The apparent requirement for protein synthesis during G2 phase is due to checkpoint activationMore about Open Access at the Crick
Authors listSarah Lockhead Alisa Moskaleva Julia Kamenz Yuxin Chen Minjung Kang Anay R Reddy Silvia Santos James E Ferrell
Protein synthesis inhibitors (e.g., cycloheximide) block mitotic entry, suggesting that cell cycle progression requires protein synthesis until right before mitosis. However, cycloheximide is also known to activate p38 mitogen-activated protein kinase (MAPK), which can delay mitotic entry through a G2/M checkpoint. Here, we ask whether checkpoint activation or a requirement for protein synthesis is responsible for the cycloheximide effect. We find that p38 inhibitors prevent cycloheximide-treated cells from arresting in G2 phase and that G2 duration is normal in approximately half of these cells. The Wee1 inhibitor MK-1775 and Wee1/Myt1 inhibitor PD0166285 also prevent cycloheximide from blocking mitotic entry, raising the possibility that Wee1 and/or Myt1 mediate the cycloheximide-induced G2 arrest. Thus, protein synthesis during G2 phase is not required for mitotic entry, at least when the p38 checkpoint pathway is abrogated. However, M phase progression is delayed in cycloheximide-plus-kinase-inhibitor-treated cells, emphasizing the different requirements of protein synthesis for timely entry and completion of mitosis.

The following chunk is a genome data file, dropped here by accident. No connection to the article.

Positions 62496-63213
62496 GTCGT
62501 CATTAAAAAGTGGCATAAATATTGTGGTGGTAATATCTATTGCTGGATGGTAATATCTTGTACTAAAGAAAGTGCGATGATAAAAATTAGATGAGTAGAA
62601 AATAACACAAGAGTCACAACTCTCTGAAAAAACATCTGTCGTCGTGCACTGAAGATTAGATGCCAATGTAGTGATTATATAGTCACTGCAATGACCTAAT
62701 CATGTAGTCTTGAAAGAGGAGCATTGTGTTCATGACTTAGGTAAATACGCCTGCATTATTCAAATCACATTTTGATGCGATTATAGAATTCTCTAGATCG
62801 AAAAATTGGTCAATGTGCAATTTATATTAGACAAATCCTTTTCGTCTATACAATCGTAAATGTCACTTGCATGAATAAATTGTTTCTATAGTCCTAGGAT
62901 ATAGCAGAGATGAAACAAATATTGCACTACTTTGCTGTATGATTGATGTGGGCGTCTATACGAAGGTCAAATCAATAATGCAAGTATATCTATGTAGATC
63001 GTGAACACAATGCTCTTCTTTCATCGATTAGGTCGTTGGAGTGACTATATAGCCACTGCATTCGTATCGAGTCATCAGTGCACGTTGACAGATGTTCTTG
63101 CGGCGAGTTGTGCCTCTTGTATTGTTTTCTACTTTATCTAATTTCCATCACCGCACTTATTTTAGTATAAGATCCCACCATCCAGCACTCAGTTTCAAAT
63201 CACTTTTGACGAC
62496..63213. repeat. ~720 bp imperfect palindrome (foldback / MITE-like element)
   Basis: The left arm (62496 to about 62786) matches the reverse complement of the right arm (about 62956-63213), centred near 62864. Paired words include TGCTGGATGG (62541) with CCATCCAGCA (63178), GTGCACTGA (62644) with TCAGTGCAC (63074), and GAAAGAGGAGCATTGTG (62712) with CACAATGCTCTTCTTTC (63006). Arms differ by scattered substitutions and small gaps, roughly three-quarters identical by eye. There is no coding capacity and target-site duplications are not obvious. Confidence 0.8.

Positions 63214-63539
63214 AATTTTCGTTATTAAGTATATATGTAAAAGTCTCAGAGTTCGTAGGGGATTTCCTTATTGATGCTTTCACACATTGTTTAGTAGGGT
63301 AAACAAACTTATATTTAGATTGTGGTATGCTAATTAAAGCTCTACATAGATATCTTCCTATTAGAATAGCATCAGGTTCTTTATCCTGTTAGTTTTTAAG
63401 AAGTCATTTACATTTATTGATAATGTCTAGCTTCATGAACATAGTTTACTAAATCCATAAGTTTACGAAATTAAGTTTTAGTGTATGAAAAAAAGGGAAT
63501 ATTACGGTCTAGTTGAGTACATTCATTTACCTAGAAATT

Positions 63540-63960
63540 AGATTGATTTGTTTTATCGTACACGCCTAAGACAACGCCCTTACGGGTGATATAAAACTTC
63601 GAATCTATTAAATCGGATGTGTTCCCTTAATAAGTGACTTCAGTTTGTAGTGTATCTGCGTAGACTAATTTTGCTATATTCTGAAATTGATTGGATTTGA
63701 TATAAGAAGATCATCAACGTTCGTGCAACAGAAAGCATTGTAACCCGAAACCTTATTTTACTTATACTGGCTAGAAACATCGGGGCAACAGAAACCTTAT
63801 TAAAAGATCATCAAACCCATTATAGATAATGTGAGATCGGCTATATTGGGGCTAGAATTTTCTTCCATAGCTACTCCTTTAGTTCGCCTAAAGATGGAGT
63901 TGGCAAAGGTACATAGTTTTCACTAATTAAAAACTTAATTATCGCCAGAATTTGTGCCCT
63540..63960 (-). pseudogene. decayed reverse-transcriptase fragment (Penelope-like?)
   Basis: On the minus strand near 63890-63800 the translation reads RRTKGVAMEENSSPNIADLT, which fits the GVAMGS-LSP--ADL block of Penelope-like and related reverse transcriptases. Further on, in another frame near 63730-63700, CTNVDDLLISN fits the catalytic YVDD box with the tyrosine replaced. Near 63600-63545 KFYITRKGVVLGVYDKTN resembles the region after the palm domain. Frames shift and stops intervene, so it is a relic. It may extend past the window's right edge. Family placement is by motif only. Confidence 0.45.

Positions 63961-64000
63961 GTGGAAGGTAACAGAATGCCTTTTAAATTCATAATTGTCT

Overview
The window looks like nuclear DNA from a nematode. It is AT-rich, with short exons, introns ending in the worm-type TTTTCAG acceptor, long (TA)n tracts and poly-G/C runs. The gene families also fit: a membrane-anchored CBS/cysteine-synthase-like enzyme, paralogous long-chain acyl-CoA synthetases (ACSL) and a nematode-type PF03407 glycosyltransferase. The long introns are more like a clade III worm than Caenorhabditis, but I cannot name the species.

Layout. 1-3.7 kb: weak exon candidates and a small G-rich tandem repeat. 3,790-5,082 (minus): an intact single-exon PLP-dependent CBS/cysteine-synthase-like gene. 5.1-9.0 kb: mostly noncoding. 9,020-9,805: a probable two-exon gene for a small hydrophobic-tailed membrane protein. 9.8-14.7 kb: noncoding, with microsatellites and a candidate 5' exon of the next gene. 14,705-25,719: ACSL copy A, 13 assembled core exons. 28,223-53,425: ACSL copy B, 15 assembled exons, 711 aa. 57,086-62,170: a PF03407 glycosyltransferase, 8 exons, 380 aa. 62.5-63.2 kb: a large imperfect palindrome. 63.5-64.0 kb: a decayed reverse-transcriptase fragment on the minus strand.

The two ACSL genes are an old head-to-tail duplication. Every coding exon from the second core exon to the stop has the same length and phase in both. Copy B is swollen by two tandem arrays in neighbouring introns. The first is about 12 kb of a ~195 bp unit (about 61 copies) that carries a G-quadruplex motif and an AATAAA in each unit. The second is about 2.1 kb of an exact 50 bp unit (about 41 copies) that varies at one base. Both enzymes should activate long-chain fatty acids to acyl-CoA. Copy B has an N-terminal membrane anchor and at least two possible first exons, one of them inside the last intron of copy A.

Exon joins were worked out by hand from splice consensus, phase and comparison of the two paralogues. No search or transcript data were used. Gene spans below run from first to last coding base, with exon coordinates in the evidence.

Journal Cell Reports
Issue number 2